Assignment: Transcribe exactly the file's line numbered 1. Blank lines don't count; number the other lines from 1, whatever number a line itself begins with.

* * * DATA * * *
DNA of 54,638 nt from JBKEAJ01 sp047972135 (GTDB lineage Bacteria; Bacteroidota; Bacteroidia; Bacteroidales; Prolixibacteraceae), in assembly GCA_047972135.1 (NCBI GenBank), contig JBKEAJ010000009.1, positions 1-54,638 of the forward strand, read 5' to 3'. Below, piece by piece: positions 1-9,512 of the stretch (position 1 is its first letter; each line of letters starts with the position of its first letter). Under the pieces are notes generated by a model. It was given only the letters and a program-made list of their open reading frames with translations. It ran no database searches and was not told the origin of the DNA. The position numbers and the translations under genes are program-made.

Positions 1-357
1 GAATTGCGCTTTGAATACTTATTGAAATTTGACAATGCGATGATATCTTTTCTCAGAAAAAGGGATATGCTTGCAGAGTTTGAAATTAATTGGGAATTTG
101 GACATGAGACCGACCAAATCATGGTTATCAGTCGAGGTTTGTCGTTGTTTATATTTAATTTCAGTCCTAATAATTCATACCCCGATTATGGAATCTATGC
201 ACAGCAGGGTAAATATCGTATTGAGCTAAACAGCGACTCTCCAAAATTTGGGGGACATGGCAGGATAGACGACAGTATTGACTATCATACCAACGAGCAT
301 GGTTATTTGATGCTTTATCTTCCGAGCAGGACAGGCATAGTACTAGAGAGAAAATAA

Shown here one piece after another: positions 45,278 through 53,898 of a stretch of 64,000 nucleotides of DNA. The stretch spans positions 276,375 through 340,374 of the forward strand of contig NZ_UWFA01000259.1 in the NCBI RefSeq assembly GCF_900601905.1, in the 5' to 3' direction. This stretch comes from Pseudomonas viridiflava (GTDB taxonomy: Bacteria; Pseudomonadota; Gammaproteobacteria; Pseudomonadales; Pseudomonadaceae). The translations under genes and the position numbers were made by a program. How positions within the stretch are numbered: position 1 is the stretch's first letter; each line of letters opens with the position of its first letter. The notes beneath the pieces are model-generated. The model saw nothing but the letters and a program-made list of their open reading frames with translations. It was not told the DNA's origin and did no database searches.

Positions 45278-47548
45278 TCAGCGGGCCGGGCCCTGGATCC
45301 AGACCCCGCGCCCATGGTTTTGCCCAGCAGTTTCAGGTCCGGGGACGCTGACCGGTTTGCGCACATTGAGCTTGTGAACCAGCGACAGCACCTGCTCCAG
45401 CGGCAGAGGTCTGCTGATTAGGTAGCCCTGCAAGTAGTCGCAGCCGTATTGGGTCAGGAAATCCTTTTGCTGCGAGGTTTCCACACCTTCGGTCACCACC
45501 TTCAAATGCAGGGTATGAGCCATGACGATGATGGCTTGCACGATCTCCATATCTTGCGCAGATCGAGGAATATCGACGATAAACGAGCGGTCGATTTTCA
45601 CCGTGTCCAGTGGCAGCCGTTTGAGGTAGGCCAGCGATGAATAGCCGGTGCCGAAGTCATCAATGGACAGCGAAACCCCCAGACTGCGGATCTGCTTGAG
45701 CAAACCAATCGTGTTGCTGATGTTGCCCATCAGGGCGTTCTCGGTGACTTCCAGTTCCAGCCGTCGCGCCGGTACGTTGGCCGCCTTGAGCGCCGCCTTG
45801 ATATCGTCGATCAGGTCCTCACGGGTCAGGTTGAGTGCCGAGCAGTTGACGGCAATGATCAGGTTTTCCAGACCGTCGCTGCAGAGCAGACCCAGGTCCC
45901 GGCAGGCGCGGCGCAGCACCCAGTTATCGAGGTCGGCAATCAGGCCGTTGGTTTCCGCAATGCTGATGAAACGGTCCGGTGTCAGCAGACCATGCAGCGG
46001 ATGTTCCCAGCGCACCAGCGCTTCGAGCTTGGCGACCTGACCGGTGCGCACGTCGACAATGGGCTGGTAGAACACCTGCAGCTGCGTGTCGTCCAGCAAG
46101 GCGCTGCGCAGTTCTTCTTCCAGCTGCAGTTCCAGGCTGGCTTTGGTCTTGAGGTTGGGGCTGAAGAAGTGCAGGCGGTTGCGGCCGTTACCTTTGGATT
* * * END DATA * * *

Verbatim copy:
DNA of 54,638 nt from JBKEAJ01 sp047972135 (GTDB lineage Bacteria; Bacteroidota; Bacteroidia; Bacteroidales; Prolixibacteraceae), in assembly GCA_047972135.1 (NCBI GenBank), contig JBKEAJ010000009.1, positions 1-54,638 of the forward strand, read 5' to 3'. Below, piece by piece: positions 1-9,512 of the stretch (position 1 is its first letter; each line of letters starts with the position of its first letter). Under the pieces are notes generated by a model. It was given only the letters and a program-made list of their open reading frames with translations. It ran no database searches and was not told the origin of the DNA. The position numbers and the translations under genes are program-made.